A new article in Nature Reviews Bioengineering illuminates the promises and challenges of using AI for antibiotic discovery. Cesar de la Fuente, Presidential Assistant Professor in Microbiology and Psychiatry in the Perelman School of Medicine, in Bioengineering and Chemical and Biomolecular Engineering in the School of Engineering and Applied Science, and Adjunct Assistant Professor in Chemistry in the School of Arts and Sciences, collaborated with James J. Collins, Termeer Professor of Medical Engineering and Science at MIT, to provide an introduction to this emerging field, outlining both its current limitations and its massive potential.

In the past five years, groundbreaking work in the de la Fuente Lab has dramatically accelerated the discovery of new antibiotics, reducing the timeline from years to mere hours. AI-driven approaches employed in his laboratory have already yielded numerous preclinical candidates, showcasing the transformative potential of AI in antimicrobial research and offering new potential solutions against currently untreatable infections.

Recent advancements in AI and ML are revolutionizing drug discovery by enabling the precise prediction of biomolecular properties and structures. By training ML models on high-quality datasets, researchers can accurately forecast the efficacy, toxicity and other crucial attributes of novel peptides. This predictive power expedites the screening process, identifying promising candidates for further evaluation in a fraction of the time required by conventional methods.

Traditional approaches to AMP development have encountered hurdles such as toxicity and poor stability. AI models help overcome these challenges by designing peptides with enhanced properties, improving stability, efficacy and safety profiles, and fast-tracking the peptides’ clinical application.

While AI-driven drug discovery has made significant strides, challenges remain. The availability of high-quality data is a critical bottleneck, necessitating collaborative efforts to curate comprehensive datasets to train ML models. Furthermore, ensuring the interpretability and transparency of AI-generated results is essential for fostering trust and wider adoption in clinical settings. However, the future is promising, with AI set to revolutionize antimicrobial therapy development and address drug resistance.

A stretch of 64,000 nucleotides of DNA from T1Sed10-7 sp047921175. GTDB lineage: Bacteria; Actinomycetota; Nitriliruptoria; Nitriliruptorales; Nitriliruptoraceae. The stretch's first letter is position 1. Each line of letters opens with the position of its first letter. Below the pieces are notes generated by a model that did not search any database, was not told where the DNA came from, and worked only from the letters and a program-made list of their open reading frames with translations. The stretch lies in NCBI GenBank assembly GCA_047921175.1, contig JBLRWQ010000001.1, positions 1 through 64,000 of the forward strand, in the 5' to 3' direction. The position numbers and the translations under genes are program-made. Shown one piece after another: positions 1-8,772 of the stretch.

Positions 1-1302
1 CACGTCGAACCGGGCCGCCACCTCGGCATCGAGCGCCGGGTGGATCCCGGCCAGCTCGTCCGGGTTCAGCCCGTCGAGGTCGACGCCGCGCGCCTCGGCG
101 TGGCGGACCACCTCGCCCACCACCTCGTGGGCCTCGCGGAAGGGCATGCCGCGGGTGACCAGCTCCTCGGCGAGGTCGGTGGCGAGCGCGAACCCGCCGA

Integrating AI and ML into antimicrobial peptide development marks a paradigm shift in drug discovery. By harnessing these cutting-edge technologies, researchers can address longstanding challenges and accelerate the discovery of novel antimicrobial therapies. Continuous innovation in AI-driven approaches is likely to spearhead a new era of precision medicine, augmenting our arsenal against infectious diseases.

Read “Machine learning for antimicrobial peptide identification and design” in Nature Reviews Bioengineering.

The de la Fuente Lab uses use the power of machines to accelerate discoveries in biology and medicine. The lab’s current projects include using AI for antibiotic discovery, molecular de-extinction, reprogramming venom-derived peptides to discover new antibiotics, and developing low-cost diagnostics for bacterial and viral infections. Read more posts featuring de la Fuente’s work in the BE Blog.

Episode 4 of Innovation & Impact: Exploring AI in Engineering

by Melissa Pappas

Susan Davidson, Cesar de la Fuente, Surbhi Goel and Chris Callison-Burch speak on AI in Engineering in episode 4 of the Innovation & Impact podcast.

With AI technologies finding their way into every industry, important questions must be considered by the research community: How can deep learning help identify new drugs? How can large language models disseminate information? Where and how are researchers using AI in their own work? And, how are humans anticipating and defending against potential harmful consequences of this powerful technology?

In this episode of Innovation & Impact, host Susan Davidson, Weiss Professor in Computer and Information Science (CIS), speaks with three Penn Engineering experts about leveraging AI to advance scientific discovery and methods to protect its users. Panelists include:

Chris Callison-Burch, Associate Professor in CIS, who researches the applications of large language models and AI tools in current and future real-world problems with a keen eye towards safety and ethical use of AI;  

Surbhi Goel, Magerman Term Assistant Professor in CIS, who works at the intersection of theoretical computer science and machine learning. Her focus on developing theoretical foundations for modern machine learning paradigms expands the possibilities of deep learning; and

Cesar de la Fuente, Presidential Assistant Professor in Bioengineering, Psychiatry and Microbiology with a secondary appointment in Chemical and Biomolecular Engineering, who leads research on technology in the medical field, using computers to find antibiotics in extinct organisms and identify pre-clinical candidates to advance drug discovery. 

Each episode of Penn Engineering’s Innovation & Impact podcast shares insight from leading experts at Penn and Penn Engineering on science, technology and medicine. 

Subscribe to the Innovation & Impact podcast on Apple MusicSpotify or your favorite listening platforms or find all the episodes on our Penn Engineering YouTube channel.

This story originally appeared in Penn Engineering Today.

New Chip Opens Door to AI Computing at Light Speed

by Ian Scheffler

Computing at the speed of light may reduce the energy cost of training AI. (Narongrit Doungmanee via Getty Images)